If you find your teeth becoming increasingly reactive to hot and cold liquids and foods then it’s a good chance you have sensitive or hypersensitive teeth.
This can also be an aftereffect of the tooth whitening process as the chemical bleach preparation applied to the teeth is acidic and weakens the protective tooth enamel layer increasing the risk of tooth decay and demineralization.
This is why so many people feel that their teeth became noticeably more sensitive and brittle after whitening.
Salt Water Gargle
Salt has been used for over 3,500 years as a natural food preservative and for its ability to kill bacteria, which is why salt is still recommended to this day for the natural treatment of wounds and infections and has been known to be highly effective in the treatment of toothache.
What makes salt such a great anti-bacterial is that it draws water from bacteria through osmosis causing the bacteria to shrink and die.
Osmosis is the process whereby water from a lower saline concentration travels across the cell membrane barrier to higher concentrations. The bacteria in the presence of high saline or salty environments are destroyed by dehydration which is why salt is such an effective preserve, from the time of the ancient Egyptians and was even used in the process of mummification.
Most toothaches arise from some kind of infection whether, from a cracked tooth or missing filling, bacteria take hold from food particles that have decomposed and are lodged within cavities where infection sets in.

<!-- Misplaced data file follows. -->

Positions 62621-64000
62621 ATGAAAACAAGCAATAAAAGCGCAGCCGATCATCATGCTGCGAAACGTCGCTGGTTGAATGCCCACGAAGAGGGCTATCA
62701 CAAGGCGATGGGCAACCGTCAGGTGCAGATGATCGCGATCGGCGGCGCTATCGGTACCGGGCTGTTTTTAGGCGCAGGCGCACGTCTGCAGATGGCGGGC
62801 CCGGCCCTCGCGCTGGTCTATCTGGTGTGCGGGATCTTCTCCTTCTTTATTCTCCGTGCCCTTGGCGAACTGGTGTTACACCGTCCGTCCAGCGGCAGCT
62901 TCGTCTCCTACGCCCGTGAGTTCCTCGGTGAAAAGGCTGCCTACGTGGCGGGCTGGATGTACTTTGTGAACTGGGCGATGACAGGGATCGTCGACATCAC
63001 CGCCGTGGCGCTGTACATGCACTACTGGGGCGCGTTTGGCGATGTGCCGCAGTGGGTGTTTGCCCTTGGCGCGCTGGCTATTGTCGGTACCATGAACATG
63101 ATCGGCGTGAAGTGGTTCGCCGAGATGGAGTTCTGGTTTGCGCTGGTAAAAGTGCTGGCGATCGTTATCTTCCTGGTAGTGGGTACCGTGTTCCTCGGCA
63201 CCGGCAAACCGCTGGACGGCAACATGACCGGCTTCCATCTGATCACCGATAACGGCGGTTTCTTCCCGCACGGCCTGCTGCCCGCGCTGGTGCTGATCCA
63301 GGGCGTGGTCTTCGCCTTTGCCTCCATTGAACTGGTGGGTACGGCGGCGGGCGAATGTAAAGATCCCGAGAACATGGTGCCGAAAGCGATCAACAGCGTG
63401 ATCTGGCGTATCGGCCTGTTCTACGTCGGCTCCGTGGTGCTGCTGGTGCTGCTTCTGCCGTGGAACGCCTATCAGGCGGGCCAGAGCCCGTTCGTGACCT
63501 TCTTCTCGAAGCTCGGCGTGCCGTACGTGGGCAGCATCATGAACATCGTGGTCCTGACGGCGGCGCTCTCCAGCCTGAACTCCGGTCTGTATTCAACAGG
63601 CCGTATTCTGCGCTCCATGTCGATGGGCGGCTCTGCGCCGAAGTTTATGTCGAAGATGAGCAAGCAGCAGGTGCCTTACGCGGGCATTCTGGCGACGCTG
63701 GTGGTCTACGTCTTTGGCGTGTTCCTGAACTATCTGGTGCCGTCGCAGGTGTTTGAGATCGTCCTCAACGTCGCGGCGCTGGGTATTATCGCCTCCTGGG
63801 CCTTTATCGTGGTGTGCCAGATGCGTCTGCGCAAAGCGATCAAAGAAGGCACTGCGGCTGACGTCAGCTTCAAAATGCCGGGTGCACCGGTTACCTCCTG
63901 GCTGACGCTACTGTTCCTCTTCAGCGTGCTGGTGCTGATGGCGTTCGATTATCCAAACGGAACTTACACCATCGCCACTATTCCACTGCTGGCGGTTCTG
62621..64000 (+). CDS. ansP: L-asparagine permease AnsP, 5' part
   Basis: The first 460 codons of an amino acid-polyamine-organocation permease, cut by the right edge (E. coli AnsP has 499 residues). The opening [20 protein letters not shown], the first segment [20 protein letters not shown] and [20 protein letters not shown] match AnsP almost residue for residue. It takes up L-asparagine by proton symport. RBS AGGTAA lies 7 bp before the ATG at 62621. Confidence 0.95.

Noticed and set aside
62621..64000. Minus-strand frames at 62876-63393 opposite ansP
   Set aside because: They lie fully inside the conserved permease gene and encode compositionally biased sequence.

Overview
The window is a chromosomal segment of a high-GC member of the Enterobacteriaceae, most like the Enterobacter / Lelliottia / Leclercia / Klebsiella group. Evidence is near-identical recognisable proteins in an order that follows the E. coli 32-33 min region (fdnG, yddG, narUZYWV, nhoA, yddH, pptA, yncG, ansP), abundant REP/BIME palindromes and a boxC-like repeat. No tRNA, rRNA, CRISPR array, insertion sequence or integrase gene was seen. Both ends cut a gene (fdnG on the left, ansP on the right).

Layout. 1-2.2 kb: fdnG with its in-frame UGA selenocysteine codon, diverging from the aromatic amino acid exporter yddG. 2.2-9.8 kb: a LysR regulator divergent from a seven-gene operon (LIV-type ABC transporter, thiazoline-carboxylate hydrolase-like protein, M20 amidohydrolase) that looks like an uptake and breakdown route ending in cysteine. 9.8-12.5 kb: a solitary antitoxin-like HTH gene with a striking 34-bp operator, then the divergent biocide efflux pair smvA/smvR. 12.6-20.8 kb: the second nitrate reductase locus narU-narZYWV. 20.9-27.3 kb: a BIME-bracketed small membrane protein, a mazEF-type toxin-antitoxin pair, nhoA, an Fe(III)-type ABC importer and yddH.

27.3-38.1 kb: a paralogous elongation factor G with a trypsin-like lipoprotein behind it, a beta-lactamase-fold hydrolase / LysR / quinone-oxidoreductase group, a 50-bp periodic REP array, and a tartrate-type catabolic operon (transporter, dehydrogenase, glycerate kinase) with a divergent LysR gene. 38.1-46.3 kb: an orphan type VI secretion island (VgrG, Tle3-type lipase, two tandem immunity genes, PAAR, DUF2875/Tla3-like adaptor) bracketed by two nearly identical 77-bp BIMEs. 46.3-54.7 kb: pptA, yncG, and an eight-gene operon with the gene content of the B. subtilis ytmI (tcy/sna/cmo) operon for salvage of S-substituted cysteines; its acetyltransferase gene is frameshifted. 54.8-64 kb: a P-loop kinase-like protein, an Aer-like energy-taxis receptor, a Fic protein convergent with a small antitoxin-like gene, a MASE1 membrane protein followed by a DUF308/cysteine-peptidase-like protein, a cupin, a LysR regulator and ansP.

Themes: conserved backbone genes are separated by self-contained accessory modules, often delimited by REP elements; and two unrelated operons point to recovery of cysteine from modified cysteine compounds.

Salt is ideal in the treatment of infection while addressing the issue of pain arising from the infected tooth. If you treat more than just the symptom of pain and treat the cause you will be able to eliminate the pain permanently.
Saltwater has a two-fold purpose as it draws out the infection from the affected gum tissue surrounding the nerve it kills bacteria while giving pain relief at the same time.
Create a saline solution by simply adding a teaspoon of sea salt to a glass of lukewarm water and rinse around your mouth for around 20 to 30 seconds before spitting out.
The saline solution cleans the area surrounding the tooth and helps draw out some of the infection responsible for the inflammation and pain. This treatment is safe and you can repeat as frequently as required until the pain subsides.
You can also add sea salt or rock salt directly to the tooth or affected area if you don’t mind the salty taste.
Sharp, intense pain should subside within a few minutes of treatment.
Apart from warding off vampires, garlic has proven itself over the millennia as an effective antiseptic.
Garlic has been recorded as far back as 3,000 BC for medicinal purposes and was used by the ancient Egyptians, the Romans and the Greeks which is why it is still so